Genetic diversity and population structure of Eritrean pepper (Capsicum species) as revealed by SSR markers
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Saleh, B.K., Kasili, R.W., Mamati, E.G., Yao, K.N., deVilliers, S.M., Araia, W. and Nyende, A.B. 2016. Genetic diversity and population structure of Eritrean pepper (Capsicum species) as revealed by SSR markers. Molecular Plant Breeding 7(09):1–16.
Permanent link to cite or share this item: http://hdl.handle.net/10568/82807
External link to download this item: http://biopublisher.ca/index.php/mpb/article/view/2343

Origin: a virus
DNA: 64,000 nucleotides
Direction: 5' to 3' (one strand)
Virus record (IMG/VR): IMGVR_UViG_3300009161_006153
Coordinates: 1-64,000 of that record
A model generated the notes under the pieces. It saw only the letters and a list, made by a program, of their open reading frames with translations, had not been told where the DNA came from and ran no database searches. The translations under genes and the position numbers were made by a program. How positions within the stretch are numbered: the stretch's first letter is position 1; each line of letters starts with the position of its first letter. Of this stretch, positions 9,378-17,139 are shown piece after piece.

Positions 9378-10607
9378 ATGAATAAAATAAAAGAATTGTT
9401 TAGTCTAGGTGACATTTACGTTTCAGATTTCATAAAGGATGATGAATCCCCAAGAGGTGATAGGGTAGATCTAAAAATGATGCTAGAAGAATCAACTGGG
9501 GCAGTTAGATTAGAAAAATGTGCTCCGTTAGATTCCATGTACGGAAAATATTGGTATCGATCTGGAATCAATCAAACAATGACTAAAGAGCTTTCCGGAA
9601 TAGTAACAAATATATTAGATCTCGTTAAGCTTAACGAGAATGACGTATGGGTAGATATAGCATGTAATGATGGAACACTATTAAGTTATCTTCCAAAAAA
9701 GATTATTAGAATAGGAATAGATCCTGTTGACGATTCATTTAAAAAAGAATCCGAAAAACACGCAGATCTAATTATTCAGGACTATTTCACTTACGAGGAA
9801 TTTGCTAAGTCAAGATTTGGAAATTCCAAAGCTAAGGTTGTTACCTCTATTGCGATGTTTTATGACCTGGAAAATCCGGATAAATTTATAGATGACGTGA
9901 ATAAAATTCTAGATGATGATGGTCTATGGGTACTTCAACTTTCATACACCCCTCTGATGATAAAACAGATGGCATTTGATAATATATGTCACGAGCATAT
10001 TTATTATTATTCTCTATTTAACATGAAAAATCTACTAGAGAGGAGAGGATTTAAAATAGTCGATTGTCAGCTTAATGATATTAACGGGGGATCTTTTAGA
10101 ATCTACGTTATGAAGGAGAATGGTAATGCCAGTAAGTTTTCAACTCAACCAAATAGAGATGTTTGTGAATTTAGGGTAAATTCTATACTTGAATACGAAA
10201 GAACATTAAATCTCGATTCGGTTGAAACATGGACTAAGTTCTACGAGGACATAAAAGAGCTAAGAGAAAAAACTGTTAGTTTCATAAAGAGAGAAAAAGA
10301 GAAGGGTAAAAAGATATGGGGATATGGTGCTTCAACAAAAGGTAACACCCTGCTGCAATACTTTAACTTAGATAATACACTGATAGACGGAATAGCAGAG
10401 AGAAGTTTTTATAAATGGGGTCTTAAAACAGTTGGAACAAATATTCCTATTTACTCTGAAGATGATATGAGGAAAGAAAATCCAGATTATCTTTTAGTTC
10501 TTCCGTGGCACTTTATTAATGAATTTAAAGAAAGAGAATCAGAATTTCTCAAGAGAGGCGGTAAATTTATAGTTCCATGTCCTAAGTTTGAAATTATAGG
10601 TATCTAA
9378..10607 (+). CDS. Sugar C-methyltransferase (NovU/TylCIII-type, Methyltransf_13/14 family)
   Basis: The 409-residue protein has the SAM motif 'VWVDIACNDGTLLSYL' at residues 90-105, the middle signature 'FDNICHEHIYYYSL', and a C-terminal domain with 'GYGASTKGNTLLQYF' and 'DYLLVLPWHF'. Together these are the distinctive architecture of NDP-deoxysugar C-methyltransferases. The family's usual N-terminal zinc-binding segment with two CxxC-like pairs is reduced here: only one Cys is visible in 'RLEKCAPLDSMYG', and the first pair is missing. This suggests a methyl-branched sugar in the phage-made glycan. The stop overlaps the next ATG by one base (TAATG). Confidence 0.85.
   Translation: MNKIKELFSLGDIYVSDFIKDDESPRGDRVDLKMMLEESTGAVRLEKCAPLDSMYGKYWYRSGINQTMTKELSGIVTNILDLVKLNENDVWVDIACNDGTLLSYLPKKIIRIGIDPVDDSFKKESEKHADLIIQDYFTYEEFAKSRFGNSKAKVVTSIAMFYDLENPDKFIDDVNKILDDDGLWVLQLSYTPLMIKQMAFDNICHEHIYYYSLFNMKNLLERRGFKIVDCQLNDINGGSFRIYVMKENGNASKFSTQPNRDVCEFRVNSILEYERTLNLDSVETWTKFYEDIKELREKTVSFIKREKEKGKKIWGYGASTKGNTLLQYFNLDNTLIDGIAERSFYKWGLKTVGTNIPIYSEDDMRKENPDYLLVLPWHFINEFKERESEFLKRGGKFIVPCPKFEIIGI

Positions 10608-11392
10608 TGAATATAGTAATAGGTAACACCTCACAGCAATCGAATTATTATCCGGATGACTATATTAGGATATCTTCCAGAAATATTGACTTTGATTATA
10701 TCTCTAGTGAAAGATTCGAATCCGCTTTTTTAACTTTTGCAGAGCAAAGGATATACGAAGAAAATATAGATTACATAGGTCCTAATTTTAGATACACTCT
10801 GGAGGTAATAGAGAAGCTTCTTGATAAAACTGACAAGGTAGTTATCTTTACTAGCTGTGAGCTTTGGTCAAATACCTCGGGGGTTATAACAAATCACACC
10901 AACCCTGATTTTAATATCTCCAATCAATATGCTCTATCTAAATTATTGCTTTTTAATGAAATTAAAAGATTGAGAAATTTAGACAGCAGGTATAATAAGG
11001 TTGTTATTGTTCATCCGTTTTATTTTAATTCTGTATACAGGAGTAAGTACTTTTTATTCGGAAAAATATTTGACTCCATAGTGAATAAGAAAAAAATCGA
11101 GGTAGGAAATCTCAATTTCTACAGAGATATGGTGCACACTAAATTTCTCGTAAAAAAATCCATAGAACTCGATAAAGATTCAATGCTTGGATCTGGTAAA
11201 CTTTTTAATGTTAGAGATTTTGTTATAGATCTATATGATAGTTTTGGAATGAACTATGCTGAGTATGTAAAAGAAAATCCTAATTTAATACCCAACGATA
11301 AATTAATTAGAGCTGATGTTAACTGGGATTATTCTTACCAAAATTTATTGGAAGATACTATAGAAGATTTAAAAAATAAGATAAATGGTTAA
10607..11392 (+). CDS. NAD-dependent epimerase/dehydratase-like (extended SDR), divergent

Pepper (Capsicum spp.) is one of the most important vegetable crops and the most widely used spice worldwide including Eritrea. Diversity studies are an essential step for crop breeding and improvement. Therefore, the objectives of the study were to determine the diversity and population structure of local Eritrean pepper collected from farmers and research institutions and to evaluate the relatedness of the Eritrean pepper with accessions obtained from five other countries. A total of 407 individual pepper plants from 150 seed samples were evaluated using 28 SSR markers. The results showed that varieties maintained in situ by farmers were heterogeneous. Diversity parameters indicated extensive genetic variation among the Eritrea genotypes. The 28 markers revealed a total of 352 alleles with an average of 13 alleles per marker. Mean Polymorphic Information Content was 0.62 and, mean Observed Heterozygosity was 0.41. The analysis of molecular variance showed only 10% variation was among populations, 30% among individuals within populations and 60% within individuals. This can be explained by the high mean number of effective migrants (2.25) that ranged from 1.01 to 10.45 among populations indicating movement of germplasm among farmers in different geographic and agro-ecological regions. A factor analysis, neighbour joining clustering and the model based clustering (Structure) classified the 407 individuals into 3 groups. However, in the model based clustering; increasing the number of populations to 4 (K=4 ) caused all non-Eritrean genotypes to fall in a separate cluster suggesting availability of potentially rich diversity within the Eritrean populations justified by the large number of private alleles observed.